"Be not deceived; God is not mocked: for whatsoever a
man soweth, that shall he also reap." (Galatians 6:7 KJV)
I am not a biblical scholar but this statement has been proven true way more than it hasn't. (That God, she's pretty smart, you know.)
I thought of that phrase when I heard about the beating of Kevin McDermott of Shaker Heights a few days ago around E 146th and Onaway, near the Shaker - Cleveland border by multiple assailants. Articles such as this one, took a really sad tone, a tone that said "Oh my God, senseless crime in the suburbs? How could that be? This only happens to them...over there". Listen, our world could be a lot safer and many people, like Mr. McDermott, are casualties of miscreant perpetrators. With any issue, we have to find its' source and its' source is... the very suburbs that were supposedly immune to these types of acts.
Why? How? The American suburb, for many, was used as an escape hatch to flee the poor, the less educated and the different, for some. Some people had growing families and didn't have the room to expand in the city, which happens. But many people, didn't run to the suburbs as much as they ran away from the city. Instead of helping to solve the problems, they ran and left it to those that couldn't to solve the problems. Lack of educational opportunities and lack of hope turn hopeful, imaginative children into guys that walk around looking for some guy to beat up in Shaker Heights.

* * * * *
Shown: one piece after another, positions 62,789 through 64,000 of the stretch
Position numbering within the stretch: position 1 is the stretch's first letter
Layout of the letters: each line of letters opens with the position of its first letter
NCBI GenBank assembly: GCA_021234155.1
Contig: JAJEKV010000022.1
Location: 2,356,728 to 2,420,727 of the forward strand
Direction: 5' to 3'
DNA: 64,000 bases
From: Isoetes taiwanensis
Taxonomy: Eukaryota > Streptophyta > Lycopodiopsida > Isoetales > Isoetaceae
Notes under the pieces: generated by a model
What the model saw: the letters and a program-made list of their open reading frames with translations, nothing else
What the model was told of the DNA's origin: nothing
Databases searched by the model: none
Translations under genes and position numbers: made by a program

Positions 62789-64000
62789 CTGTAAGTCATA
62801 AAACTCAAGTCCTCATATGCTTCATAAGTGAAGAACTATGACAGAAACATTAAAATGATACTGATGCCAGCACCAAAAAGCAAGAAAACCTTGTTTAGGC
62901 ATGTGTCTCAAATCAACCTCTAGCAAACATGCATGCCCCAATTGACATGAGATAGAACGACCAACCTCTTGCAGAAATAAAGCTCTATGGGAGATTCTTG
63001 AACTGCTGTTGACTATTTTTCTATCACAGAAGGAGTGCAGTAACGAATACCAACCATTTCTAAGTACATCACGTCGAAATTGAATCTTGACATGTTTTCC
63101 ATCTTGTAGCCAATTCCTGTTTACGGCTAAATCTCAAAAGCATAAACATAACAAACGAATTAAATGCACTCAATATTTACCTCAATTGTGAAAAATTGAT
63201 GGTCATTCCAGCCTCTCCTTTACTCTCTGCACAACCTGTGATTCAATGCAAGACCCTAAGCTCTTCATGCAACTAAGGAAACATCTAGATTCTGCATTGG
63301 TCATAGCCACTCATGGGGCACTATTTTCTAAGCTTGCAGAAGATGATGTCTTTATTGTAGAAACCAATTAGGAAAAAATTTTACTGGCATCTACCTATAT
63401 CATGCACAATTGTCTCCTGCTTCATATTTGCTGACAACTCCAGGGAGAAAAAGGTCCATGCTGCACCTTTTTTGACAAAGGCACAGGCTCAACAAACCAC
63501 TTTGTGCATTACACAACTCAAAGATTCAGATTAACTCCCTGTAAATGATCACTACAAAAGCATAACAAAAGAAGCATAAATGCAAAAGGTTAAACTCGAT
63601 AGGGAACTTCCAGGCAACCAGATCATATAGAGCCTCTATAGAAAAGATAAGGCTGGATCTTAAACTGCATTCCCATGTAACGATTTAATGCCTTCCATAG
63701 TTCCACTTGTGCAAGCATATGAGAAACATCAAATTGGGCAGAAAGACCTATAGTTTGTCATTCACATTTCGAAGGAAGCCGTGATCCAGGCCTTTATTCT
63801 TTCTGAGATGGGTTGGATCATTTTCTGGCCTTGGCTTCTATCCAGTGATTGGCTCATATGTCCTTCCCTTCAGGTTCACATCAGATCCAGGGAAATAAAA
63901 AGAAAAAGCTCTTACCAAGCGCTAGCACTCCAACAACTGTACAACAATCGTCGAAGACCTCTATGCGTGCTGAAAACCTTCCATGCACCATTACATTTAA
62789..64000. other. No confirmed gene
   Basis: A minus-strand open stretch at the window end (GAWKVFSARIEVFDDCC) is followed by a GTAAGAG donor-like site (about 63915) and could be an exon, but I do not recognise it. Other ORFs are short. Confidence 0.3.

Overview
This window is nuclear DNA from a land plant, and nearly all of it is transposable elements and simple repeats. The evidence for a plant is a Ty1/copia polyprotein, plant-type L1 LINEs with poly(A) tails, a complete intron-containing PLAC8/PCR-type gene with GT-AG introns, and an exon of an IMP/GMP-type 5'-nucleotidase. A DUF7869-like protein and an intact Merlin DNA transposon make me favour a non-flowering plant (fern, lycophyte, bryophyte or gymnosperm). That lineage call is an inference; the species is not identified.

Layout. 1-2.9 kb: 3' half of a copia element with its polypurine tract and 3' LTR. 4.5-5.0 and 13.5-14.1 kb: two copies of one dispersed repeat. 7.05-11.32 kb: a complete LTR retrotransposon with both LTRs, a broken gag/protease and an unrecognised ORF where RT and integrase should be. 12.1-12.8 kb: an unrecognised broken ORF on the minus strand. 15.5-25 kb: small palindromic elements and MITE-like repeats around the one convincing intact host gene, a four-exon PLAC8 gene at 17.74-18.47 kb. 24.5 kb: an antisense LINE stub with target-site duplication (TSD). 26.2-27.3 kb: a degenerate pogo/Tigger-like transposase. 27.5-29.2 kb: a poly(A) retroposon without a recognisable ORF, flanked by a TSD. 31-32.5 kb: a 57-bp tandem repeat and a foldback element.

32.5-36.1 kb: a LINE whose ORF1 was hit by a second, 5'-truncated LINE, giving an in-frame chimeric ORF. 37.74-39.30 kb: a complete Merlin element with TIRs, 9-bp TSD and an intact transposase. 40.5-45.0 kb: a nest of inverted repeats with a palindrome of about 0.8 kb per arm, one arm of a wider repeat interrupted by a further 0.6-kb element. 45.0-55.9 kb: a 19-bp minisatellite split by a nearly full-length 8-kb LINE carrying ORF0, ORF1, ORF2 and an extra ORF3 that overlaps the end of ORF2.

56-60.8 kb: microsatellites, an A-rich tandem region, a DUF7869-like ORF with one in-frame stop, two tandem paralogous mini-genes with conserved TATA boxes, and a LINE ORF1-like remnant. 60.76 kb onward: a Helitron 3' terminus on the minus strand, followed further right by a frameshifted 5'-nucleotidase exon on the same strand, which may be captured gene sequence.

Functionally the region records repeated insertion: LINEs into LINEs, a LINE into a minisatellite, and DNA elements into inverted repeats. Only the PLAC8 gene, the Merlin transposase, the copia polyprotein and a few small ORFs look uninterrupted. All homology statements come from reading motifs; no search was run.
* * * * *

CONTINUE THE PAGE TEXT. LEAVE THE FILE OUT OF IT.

I am sure critics are thinking "Oh sure, blame society. Why couldn't they be more responsible." I think they should be too but it's pretty hard when you were never taught or if you felt like being negative was a better choice than being positive. It's too late for Mr. McDermott's attackers, they must reap the consequences of their violence once they are apprehended. But, as long as people run from neighborhoods instead of working with and respecting the people in them (it's not just about fixing housing stock, people) better, we will continue to get what we get.
Some first post of the year, eh?